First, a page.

Before the Supreme Court handed down its Obamacare decision, Matt Lewis asked if a reversal would enhance George W. Bush's conservative legacy. He wrote of Bush's appointment of John Roberts and Samuel Alito to the Court, "For this reason alone, it might be that Bush ends up having done as much to advance the cause of limited-government conservatism as other, more celebrated, conservative presidents."
Since then, Roberts sided with the liberal justices and saved the individual mandate from itself. But other conservatives have made a variation of Lewis' point before, even while Bush was still in office. The Medicare precription drug benefit and No Child Left Behind may have been bad, but they were necessary to get Bush reelected. Without that second Bush term, no Roberts or Alito.
Those are arguable points, to say the least. (See this post for pushback.) And absent conservative pressure, Bush may well have nominated Alberto Gonzales and Harriet Miers instead. (He did in fact choose Miers before Alito.) But yesterday's decision illustrates the folly of hoping conservative judges can compensate for big-government conservatism. Bush had a good record on judicial appointments. Nevertheless, even seemingly good judges have a way of disappointing us.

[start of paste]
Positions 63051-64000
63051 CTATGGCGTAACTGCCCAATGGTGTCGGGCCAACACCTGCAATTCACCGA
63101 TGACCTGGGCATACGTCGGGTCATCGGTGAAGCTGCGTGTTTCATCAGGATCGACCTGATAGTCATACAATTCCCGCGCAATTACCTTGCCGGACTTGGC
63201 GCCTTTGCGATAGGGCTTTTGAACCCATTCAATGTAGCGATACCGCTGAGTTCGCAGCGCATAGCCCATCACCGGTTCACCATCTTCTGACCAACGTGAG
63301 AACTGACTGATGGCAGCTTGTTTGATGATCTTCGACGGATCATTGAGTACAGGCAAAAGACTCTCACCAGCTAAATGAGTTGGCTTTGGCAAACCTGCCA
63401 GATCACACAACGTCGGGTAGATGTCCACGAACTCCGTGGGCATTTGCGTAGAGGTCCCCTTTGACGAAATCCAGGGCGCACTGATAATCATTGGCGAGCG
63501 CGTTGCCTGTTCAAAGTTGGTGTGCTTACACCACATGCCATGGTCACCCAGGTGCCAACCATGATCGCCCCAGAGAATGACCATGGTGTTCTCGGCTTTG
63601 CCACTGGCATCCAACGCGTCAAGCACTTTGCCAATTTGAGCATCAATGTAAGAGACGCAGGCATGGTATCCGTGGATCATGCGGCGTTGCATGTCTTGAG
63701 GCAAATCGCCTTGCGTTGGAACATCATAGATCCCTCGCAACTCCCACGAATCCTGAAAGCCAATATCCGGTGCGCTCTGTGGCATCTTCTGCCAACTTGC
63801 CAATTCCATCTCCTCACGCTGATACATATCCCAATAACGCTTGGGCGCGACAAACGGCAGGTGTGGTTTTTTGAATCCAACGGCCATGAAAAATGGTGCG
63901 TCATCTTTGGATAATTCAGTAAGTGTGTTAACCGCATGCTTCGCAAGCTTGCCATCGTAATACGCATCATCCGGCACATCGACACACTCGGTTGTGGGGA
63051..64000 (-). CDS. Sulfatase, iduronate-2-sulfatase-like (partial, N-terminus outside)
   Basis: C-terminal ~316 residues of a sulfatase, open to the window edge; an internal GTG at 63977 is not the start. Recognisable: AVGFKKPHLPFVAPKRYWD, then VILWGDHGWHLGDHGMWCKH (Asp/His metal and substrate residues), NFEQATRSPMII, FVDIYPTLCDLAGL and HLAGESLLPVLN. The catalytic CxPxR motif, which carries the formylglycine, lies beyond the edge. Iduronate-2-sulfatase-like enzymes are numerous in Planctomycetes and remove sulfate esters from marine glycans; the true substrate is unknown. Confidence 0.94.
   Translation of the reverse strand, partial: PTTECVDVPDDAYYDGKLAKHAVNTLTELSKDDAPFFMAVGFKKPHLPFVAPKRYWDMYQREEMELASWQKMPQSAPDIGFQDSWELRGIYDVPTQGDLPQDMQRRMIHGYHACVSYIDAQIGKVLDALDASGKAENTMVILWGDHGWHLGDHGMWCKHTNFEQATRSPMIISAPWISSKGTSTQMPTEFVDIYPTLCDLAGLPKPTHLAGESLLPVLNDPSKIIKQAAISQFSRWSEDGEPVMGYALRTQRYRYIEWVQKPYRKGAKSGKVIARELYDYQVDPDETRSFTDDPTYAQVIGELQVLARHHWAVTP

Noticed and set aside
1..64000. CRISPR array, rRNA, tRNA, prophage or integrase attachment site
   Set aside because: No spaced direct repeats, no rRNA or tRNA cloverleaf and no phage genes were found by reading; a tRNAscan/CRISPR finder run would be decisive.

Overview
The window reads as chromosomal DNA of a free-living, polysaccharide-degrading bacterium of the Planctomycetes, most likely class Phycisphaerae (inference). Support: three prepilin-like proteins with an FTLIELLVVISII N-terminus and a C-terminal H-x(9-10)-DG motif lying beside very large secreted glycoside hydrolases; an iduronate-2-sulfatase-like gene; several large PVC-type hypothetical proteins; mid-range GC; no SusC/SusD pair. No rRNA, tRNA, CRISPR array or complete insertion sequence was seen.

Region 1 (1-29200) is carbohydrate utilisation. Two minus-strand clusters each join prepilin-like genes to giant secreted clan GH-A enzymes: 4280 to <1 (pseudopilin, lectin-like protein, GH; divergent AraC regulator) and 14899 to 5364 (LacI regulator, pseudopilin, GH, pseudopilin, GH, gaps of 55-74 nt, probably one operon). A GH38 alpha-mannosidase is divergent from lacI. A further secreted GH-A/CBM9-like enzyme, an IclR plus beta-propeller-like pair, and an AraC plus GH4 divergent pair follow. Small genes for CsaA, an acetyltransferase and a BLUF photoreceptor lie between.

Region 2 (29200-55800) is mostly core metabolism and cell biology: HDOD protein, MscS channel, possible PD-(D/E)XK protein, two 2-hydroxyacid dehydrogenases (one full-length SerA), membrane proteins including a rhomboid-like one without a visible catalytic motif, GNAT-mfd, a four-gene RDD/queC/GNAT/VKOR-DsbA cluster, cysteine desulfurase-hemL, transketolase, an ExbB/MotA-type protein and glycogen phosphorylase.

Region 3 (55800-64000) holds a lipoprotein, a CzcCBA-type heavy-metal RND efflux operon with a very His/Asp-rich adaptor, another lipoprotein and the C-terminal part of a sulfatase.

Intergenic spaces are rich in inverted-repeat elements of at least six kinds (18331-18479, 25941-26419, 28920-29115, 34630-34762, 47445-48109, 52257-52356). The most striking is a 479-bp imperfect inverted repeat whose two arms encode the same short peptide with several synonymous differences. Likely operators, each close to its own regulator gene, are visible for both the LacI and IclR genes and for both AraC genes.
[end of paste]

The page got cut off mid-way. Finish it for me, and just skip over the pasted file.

Bush was in control of whether he was going to grow government without paying for it, first in cahoots with a Republican Congress and later with a Democratic one. He can't control how his judges will eventually rule. And without some of Bush's failures in office, we would not have gotten such large Democratic majorities or perhaps even an Obama presidency in the first place.
At least we still have Sam Alito.
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